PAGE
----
An essential tool of business or a potential disaster?
Most businesses do not set out to trick or deceive potential customers. However the inappropriate use of testimonials and endorsements can easily come across as such.
Testimonials from satisfied customers are often hard to come by or sound just not quite right. The urge to make your own or edit the ones you already have to be a little more favourable, can often be to tempting to resist.
Many businesses have fallen into a habit of using logos from prestigious customers as an implied endorsement, in place of a formal testimonial.
The former can lead to accusations of false and misleading advertising. The later is!
All testimonials must be freely given, be able to be substantiated and relate to your current business.
You are required to hold documentary evidence that a testimonial or endorsement used in marketing communications is genuine and hold contact details for the person who, or the organization that, gives it (UK. Code of Advertising Practice rule 3.45).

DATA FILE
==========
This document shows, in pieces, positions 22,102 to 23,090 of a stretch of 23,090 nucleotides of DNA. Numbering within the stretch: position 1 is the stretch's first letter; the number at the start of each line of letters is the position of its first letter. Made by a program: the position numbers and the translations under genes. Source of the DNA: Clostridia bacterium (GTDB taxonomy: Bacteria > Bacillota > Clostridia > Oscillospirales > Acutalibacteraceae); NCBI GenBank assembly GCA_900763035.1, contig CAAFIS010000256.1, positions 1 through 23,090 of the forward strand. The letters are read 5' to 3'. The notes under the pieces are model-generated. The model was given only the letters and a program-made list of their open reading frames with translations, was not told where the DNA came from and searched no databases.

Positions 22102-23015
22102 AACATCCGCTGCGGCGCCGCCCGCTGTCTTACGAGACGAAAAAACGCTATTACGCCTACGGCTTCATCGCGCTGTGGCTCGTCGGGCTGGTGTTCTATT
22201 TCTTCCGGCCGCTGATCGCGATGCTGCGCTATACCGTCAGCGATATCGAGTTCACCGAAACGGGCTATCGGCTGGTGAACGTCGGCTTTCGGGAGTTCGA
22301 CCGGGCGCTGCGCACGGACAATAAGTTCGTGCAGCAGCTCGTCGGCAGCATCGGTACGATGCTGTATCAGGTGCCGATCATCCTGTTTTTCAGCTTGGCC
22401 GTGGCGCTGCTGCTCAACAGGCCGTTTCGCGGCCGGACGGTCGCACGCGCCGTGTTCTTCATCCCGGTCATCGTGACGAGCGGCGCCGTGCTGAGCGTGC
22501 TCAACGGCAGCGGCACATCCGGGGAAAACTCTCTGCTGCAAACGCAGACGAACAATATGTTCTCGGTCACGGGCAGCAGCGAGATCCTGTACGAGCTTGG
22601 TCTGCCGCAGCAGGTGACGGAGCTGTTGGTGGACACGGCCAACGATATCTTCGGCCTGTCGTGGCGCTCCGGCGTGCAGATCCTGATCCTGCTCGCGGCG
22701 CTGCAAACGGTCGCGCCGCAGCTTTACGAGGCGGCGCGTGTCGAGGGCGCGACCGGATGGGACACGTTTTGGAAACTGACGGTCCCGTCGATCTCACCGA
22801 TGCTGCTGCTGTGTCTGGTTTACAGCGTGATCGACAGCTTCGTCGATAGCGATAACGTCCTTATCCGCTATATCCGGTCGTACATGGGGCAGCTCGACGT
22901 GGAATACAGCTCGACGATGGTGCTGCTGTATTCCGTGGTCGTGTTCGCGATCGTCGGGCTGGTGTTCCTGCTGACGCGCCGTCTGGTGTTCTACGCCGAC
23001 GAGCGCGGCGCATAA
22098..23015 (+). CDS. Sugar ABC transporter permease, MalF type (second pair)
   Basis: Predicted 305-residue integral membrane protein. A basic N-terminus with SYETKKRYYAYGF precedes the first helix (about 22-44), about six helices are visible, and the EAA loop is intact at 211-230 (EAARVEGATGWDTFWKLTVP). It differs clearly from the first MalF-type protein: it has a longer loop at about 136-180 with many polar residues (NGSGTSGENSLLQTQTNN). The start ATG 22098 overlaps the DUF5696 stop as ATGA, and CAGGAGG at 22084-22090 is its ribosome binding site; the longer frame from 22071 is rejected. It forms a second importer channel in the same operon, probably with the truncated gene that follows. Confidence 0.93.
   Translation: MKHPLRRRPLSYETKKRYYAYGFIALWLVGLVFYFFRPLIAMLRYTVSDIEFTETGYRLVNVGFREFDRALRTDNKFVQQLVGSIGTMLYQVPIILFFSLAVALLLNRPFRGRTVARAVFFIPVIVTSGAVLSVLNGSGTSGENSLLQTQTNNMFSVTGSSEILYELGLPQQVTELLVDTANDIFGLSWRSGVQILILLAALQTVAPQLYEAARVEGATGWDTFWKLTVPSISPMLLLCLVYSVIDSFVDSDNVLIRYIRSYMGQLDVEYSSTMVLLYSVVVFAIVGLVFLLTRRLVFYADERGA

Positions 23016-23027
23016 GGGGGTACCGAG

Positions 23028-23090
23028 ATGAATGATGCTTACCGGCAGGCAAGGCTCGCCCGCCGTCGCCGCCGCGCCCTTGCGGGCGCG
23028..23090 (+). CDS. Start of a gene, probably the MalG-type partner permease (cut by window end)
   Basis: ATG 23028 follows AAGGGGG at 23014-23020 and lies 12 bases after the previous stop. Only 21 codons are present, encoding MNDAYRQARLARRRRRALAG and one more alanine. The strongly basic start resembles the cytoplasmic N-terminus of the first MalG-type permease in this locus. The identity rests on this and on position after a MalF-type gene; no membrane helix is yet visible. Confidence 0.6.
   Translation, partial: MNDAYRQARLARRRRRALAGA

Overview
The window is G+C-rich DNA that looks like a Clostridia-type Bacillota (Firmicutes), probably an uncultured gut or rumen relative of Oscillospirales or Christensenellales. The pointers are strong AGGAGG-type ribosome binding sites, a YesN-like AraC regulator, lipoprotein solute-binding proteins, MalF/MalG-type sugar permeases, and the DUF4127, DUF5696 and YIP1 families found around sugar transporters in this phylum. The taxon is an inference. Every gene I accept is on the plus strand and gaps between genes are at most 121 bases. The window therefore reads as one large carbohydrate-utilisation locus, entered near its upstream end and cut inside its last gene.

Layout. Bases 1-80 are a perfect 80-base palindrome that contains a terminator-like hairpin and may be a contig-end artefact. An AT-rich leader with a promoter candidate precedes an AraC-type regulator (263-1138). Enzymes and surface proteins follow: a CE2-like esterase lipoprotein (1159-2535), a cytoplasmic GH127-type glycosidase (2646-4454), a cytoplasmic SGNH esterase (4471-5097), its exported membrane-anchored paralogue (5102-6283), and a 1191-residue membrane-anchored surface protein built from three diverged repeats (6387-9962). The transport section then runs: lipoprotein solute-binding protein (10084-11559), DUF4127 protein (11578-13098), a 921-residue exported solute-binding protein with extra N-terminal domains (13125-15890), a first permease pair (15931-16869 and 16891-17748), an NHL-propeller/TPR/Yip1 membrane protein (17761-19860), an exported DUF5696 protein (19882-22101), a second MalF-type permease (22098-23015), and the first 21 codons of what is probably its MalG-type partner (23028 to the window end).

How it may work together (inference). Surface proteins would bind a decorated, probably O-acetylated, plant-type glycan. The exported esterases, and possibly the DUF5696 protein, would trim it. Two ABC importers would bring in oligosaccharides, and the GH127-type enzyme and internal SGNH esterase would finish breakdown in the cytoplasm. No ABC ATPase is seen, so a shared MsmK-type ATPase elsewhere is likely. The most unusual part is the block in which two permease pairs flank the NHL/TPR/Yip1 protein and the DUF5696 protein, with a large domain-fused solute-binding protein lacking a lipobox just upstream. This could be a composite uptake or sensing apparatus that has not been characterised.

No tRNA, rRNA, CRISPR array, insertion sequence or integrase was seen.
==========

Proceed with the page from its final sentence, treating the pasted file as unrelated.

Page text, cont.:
·You must have documented permission to use that testimonial/endorsement publically.
·That it is relevant to that business, service or product.
·That the review has not been incentivized (paid for in anyway).
·Testimonials or endorsements must also be recent and up to date.
·You cannot use former employers or previous businesses clients or testimonials as your own.
Once you have been accused of trying to trick or mislead your reputation will be very hard to recover.
Have you testimonials made professionally by a competent advertising agency and all this can be taken care of for you. It can be easier for customers to talk freely to an independent third party. Than to the person or business that they have been asked to review.
All reviews do not have to be good. The odd neutral or poor review can often help validate the good reviews. Nobody is perfect all the time!